We're happy to announce some new features on the site. In the upper left hand corner of the J-List and JBOX.com websites you can see the new Account button which takes you do a series of screens that lets update any aspect of your account information, including changing your password or email address. You can review your order history over the past six months, too, a feature that we've wanted to bring you for a long time. In addition, we're launching a new service that let you know what the current status of your order right in the order history screen. For example, when our staff process your order and starts the packing process, the status will be reflected on the order history for that order, and when, say, a shipping label is printed, that will be posted too. The system is still "beta" but we think it will provide a lot of useful feedback for you, making it easy to see what the current state of your order is. Enjoy the new features, and as always, your feedback is very welcome!
Saturday, February 09, 2008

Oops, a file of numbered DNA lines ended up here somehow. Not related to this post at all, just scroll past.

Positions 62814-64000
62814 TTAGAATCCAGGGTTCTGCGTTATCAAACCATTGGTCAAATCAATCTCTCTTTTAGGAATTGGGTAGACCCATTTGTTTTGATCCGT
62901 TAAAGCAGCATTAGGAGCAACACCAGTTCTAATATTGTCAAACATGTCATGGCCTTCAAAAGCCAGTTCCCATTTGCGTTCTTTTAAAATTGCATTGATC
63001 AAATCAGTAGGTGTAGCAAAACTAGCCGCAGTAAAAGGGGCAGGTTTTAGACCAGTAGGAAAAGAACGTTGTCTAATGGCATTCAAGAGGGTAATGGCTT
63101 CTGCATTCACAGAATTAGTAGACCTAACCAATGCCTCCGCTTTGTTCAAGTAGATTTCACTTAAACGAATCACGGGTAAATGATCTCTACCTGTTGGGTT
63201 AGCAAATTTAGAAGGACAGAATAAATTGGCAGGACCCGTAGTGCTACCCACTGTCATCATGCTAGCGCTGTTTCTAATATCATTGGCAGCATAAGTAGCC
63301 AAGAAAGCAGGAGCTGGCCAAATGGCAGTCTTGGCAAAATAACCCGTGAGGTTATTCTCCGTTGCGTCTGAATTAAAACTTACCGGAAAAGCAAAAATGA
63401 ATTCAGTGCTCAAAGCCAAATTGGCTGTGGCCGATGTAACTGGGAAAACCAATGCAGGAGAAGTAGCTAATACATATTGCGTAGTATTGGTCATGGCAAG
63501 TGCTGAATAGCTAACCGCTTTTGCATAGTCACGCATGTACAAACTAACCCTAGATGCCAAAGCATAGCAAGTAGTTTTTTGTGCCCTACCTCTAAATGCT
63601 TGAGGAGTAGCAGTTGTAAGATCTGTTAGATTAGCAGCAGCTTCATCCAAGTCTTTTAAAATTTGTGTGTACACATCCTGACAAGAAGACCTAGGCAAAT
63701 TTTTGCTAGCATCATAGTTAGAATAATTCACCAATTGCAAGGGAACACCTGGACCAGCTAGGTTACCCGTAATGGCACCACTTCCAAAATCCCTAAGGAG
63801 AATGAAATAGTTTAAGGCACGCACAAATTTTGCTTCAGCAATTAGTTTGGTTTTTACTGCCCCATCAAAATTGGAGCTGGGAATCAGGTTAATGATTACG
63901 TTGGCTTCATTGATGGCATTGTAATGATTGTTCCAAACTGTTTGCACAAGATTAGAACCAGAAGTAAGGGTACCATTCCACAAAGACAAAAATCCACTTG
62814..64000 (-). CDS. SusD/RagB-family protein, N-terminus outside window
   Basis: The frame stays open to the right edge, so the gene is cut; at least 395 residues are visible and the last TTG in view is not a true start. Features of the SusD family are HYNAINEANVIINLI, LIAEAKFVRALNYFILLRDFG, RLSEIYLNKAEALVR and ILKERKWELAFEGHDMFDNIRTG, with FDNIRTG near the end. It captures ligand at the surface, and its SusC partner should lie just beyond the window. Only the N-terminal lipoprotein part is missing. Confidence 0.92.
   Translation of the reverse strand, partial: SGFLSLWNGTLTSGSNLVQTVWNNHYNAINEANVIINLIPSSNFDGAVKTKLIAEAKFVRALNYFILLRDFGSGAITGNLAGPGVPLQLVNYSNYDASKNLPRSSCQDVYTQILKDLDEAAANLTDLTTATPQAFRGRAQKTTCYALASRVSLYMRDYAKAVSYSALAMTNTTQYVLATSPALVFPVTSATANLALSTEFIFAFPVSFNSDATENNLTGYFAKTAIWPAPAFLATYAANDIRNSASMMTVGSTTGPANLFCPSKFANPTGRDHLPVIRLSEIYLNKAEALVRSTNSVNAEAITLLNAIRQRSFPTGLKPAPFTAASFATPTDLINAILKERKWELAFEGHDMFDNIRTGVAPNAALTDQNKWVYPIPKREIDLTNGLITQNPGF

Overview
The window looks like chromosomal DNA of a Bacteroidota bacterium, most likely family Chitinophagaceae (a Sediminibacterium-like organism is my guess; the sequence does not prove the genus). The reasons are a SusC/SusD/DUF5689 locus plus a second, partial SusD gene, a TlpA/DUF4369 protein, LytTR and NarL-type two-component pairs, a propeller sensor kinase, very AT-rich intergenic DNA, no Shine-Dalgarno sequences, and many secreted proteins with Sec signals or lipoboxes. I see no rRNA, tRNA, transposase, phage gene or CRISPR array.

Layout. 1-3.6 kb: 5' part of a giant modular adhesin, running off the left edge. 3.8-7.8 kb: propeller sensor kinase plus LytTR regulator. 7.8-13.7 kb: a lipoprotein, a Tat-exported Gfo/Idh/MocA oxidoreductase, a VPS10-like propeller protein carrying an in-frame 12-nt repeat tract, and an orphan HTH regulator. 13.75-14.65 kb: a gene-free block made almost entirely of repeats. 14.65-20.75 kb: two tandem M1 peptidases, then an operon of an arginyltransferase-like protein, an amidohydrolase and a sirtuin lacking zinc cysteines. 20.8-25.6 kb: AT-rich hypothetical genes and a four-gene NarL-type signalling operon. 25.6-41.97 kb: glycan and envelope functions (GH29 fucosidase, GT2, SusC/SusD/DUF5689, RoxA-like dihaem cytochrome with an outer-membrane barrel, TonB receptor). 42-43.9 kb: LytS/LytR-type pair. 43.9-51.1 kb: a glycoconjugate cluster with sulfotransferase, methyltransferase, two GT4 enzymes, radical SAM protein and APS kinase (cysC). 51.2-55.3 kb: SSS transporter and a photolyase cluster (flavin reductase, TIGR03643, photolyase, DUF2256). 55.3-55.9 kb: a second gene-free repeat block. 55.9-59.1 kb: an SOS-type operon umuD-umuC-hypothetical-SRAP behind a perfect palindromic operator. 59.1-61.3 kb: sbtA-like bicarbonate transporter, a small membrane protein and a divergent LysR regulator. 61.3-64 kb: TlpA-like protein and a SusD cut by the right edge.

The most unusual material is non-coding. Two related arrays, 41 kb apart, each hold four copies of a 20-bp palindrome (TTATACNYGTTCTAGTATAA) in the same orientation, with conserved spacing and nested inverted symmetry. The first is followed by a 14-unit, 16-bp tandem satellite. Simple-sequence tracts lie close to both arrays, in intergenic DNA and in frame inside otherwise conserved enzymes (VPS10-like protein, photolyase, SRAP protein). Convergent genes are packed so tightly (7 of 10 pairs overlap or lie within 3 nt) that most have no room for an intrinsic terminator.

Japan is a great place, and I love living here. The country is beautiful, the culture always new and fascinating, and the people are very kind. One of the drawbacks to life in Japan, however, is the abundance of concrete and asphalt around me. Roads seem to criss-cross every inch of Japan, even high in the mountains in the center of the country, and it's common for the Japanese government to cover the sides of mountains in concrete to guard against falling rocks, so you can't even see the mountain you're currently driving on. Virtually every river in the country has been extensively "engineered" to guard against dangerous floods, which can make them look quite unnatural, with reinforced concrete slopes on both sides. We have a "vacation mansion" up in the mountains around Karuizawa, which sounds really cool until you learn that the word "mansion" in Japan means an apartment that is owned as opposed to being rented. As we were driving home one weekend, I caught a really nice view of Mt. Asama, a large volcano that's erupted several times over the last century. It was spectacular, with steam coming out of the top and everything, but I was having a terrible time snapping a picture of the mountain without getting a power line in the picture. Kind of lame.